It’s a pleasure today to be joining the blog tour for The Road to Cromer Pier, the second novel by Martin Gore, published for kindle on 9th June (also available in paperback), and available for purchase via Amazon in the UK and US. My thanks to Rachel at Rachel’s Random Resources for the invitation to join the tour, and for her ongoing support.
I can remember Martin’s first novel – Pen Pals – catching my eye, and it was one I’d have rather liked to read had I been able to carve out the reading space. And I’m sorry that the same log jam has made it impossible to read this one – but there’s so much about it that makes me think it’d be a book I’d enjoy…
Janet’s first love arrives out of the blue after forty years. Those were simpler times for them both. Sunny childhood beach holidays, fish and chips and big copper pennies clunking into one armed bandits.
The Wells family has run the Cromer Pier Summertime Special Show for generations. But it’s now 2009 and the recession is biting hard. Owner Janet Wells and daughter Karen are facing an uncertain future. The show must go on, and Janet gambles on a fading talent show star. But both the star and the other cast members have their demons. This is a story of love, loyalty and luvvies. The road to Cromer Pier might be the end of their careers, or it might just be a new beginning.
I’m delighted to welcome Martin as my guest on Being Anne, with his observations – as a two book author (his words, not mine!) – on independent writing…
It is important for any writer to realise when starting out that you are:
a) Unlikely to be the next J K Rowling
b) Unlikely to get a book deal
c) Unlikely to make money
d) Going to need to spend more time marketing your book than you did writing it.
I guess I should say at the start of this that I do not consider myself a successful writer, although my first novel, Pen Pals, did get some great reviews. It is therefore difficult to offer definitive guidance as to what you should do. Regrettably this piece rather tells the aspiring writer what NOT to do. Being naturally of positive disposition however writing in this vain is rather counter intuitive to me. So you have slaved for months and now have a 80000 word novel. What should you NOT do?
Well here are my seven deadly sins:
1) Do not submit an unedited work to 45 Literary Agents as I did. Having an copy editor review the structure and flow of the story from a reader’s perspective is crucial. We all have hobby horses and points we feel strongly about, the trouble is that once the reader has heard this more than once he or she gets BORED. If you are by any chance the next J K Rowling then you can ignore this advice around editing, because she submitted Harry Potter as an unedited typed manuscript and…….well..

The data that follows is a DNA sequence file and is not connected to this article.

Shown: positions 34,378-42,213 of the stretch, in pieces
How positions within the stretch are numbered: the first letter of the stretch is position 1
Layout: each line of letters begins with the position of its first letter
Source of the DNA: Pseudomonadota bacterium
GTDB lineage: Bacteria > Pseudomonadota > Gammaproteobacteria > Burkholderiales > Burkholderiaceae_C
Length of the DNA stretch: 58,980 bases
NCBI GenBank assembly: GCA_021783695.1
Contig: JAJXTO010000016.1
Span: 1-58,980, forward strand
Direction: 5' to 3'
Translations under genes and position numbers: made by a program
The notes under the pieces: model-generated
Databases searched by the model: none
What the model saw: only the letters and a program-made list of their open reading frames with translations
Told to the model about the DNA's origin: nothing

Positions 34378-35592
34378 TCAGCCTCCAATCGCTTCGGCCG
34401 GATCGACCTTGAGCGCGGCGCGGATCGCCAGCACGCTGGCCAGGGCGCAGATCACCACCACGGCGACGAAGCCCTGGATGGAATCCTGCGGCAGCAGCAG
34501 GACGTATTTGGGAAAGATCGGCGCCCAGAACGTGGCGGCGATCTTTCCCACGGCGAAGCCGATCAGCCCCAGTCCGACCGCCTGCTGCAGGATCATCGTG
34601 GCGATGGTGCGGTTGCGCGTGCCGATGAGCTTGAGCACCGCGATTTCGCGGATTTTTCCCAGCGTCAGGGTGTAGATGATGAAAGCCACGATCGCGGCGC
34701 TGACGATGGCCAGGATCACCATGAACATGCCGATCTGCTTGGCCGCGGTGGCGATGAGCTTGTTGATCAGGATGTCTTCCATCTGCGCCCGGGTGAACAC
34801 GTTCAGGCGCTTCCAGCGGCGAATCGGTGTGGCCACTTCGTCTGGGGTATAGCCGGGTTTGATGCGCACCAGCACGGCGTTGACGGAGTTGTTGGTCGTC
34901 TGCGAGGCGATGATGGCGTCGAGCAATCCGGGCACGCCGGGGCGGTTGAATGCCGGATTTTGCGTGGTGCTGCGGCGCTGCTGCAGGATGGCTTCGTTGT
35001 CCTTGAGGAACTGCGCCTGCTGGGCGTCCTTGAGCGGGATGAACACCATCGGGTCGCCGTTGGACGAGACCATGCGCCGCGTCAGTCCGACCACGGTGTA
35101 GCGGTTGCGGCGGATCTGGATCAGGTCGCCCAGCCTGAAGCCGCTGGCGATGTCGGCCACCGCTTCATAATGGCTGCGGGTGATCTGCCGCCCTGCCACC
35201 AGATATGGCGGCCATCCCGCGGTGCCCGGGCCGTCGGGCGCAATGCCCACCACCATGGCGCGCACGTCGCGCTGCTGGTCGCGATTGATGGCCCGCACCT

2) Do not skimp on proof reading. You may think that you have a good standard of English (I did!) but the reality is that even if you do you are too close to your work to spot mistakes in the giant haystack of a novel. Readers and reviewers will punish poor grammar and spelling, so cough up the money for a proper proof reader.
3) Do not TELL the story, but SHOW it. Show don’t tell is a mantra which any writing school will espouse. Don’t say your character has a headache, tell us his symptoms which lets us draw that conclusion. Telling is just simply very boring, and a bored reader won’t stay with it. Again if you are Jeffery Archer you can ignore this advice, because trust me he does!
4) I started by writing plays, and read a playwriting book by Alan Ayckbourn. He said that you must keep the audience guessing, and not release the plot too quickly. If you do the audience gets BORED. If you take this too far however the audience gets LOST. Who said that this was meant to be easy?
5) If you submit your manuscript some will write back saying that they would LOVE to publish your book! Success! You see artistic Nirvana approaching along with your Booker prize! Alas not. More likely than not they will offer to publish your work…… at a hefty price of course. Don’t go there!
6) There are reputable players in the market who offer publishing packages, including editing and marketing services. The only problem is that they tend to be expensive, and they will be the first to tell you that they don’t guarantee success.